Support our Nation today - please donate here

Home Sweet Home

11 Mar 2024 3 minute read
France supporters, image by Ben Wildsmith

Ben Wildsmith

According to psychologists, our brains can create contentment from vanishingly scarce resources.

If we are incarcerated in a room with nothing to distract us from our misery than a small skylight, we will become fascinated with the passing of the clouds.

So, actually boarding a train to Cardiff from the Rhondda, after 200 years of rail replacement buses triggered every happy chemical that my brain has at its disposal.

Seriously, it was like passing my driving test on VE Day. Just mint.

The company was commensurately superb. The couple next to us had just completed a tour of eastern England in a decommissioned NHS ambulance that they had fitted out as a camper and named ‘Aneurin Be-Van’.

Now, you can get as sniffy as you like about the status of puns in the comedic arsenal, but the perfection of that silences everything. Be in awe.


Cardiff was amiable. Is it me, or has it calmed down since the pandemic? It had the air of a soft play facility, when, in days gone by, you could count on it to spin you round on match days.

Even before the game the event was kept afloat by the thousands of French people who knew how to enjoy themselves.

I headed for the Bluebell, previously the Goat Major, because the last time I had tickets to see France it was patronised by a club from Biarritz whose members handed out sausages and moonshine to everyone before marching round the bar singing ‘Death to Spain!’ This year, the fancy dress was the most notable feature, with special accolades to the musketeers.

The anthems in the Principality were as great as you’d hope, but even then, right at the start, the energy was with the French. Even the most one-eyed amongst us knew, if we were honest, that beating France today would require one of those insane Six Nations upsets. It was possible, but highly unlikely.

Wales v France, image by Ben Wildsmith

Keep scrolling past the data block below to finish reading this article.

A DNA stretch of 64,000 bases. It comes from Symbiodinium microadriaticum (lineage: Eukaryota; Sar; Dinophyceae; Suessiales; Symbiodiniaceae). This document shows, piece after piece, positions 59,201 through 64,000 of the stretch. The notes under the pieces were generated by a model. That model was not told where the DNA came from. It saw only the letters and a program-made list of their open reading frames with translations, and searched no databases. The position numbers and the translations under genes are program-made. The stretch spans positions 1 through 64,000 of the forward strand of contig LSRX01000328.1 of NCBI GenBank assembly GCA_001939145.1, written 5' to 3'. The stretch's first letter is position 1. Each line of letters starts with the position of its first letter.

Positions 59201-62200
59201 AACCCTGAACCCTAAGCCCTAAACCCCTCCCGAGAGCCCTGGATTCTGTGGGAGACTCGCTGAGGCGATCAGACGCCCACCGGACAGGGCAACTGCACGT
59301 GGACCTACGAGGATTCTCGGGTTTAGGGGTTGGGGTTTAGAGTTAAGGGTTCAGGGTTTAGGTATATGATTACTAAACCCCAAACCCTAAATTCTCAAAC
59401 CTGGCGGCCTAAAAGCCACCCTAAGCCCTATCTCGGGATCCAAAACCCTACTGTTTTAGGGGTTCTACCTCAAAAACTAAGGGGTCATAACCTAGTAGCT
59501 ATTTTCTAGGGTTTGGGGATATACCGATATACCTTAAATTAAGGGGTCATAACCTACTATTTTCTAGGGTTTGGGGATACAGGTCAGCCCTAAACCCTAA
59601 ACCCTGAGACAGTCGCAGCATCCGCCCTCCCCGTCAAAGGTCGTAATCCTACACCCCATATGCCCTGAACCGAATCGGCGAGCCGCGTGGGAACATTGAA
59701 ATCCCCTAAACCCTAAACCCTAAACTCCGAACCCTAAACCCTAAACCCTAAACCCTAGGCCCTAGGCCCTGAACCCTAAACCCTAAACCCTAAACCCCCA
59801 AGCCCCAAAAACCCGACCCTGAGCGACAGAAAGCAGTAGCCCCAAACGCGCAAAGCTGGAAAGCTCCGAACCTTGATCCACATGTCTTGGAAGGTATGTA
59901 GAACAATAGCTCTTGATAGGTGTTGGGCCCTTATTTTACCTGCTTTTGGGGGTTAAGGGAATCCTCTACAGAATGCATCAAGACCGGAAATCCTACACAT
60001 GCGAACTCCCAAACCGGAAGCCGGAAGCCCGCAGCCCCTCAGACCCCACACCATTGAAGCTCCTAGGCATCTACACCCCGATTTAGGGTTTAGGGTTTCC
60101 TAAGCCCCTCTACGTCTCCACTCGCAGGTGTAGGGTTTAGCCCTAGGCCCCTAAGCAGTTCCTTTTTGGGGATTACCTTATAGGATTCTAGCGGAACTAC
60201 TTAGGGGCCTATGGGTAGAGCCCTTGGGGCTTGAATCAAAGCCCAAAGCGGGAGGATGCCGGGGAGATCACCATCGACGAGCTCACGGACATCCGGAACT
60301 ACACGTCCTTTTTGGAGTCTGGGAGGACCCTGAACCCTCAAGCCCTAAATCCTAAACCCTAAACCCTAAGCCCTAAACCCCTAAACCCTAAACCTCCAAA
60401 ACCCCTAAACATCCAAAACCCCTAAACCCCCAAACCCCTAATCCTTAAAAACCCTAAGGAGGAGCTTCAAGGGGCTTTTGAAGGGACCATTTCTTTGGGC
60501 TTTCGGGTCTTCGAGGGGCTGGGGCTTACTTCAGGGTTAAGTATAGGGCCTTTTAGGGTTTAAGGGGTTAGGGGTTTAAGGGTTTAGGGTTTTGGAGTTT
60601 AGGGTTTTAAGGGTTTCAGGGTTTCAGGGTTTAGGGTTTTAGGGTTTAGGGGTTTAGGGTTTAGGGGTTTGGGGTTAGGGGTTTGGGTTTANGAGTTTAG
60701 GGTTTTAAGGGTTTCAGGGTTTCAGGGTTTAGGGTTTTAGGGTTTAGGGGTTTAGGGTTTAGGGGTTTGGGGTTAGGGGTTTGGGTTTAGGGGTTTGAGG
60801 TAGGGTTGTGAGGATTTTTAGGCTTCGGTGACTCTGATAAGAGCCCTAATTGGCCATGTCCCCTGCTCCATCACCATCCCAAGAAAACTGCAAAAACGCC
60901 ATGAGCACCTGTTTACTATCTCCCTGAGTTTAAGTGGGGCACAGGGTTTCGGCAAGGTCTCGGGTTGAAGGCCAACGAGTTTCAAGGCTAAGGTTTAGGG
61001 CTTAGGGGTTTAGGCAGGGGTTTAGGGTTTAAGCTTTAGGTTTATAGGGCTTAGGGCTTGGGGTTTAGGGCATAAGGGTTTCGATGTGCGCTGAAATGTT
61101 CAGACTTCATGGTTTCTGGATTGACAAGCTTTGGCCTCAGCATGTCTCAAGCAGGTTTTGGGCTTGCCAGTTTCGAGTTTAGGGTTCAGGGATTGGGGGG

So, when Wales went into the lead early on and then scored just after half-time, it was more than we had the right to expect. Our team is, as acres of reportage will describe, inexperienced, underpowered, mismanaged, and the product of a failed system.

They are, though, furiously committed to their game. They leapt on every scarce opportunity and made this a real contest until 60 minutes passed and the intensity could not be maintained. Their defence in the face of skilled opposition was at times miraculous.

When the crux of the game arrived, halfway through the second half, and it became a matter of will, fitness and destiny, the French supporters shamed Wales.

Hymns & Arias

I never thought I would live to see international rugby in Cardiff at which the only Welsh singing had to be provoked by the WRU pumping ‘Hymns & Arias’ through the PA.

All around me, French supporters were filling the Cardiff air with ‘La Marseillaise’ and urging their side to victory. In response we had a few desultory ‘Wayulls’ chants and an endless stream of disinterested customers returning from the bar with drinks.

This won’t do. It’s no good whining about the health of the game if, when push comes to shove, we can’t muster enough passion to make Cardiff feel like a home fixture for the team.

We’re in danger of losing more than games here, what on earth has happened to us?

Support our Nation today

For the price of a cup of coffee a month you can help us create an independent, not-for-profit, national news service for the people of Wales, by the people of Wales.

Notify of
Newest Most Voted
Inline Feedbacks
View all comments
29 days ago

The atmosphere at Wales rugby home games always sounds pretty poor. It’s just an often repeated myth that the atmosphere’s great. Wales football matches have much better singing. Probably because those there actually are fans and not just people out for a day out down the pub.

Cwm Rhondda
Cwm Rhondda
29 days ago

It felt at times like I was watching the game in Paris. The French were at the stadium in large numbers. Economically Wales is the poorest country in the 6 Nations tournament. Money matters in sport, rugby needs the best coaches, support staff, and facilities. Other countries have more finance available to support their rugby clubs and national teams.

Our Supporters

All information provided to Nation.Cymru will be handled sensitively and within the boundaries of the Data Protection Act 2018.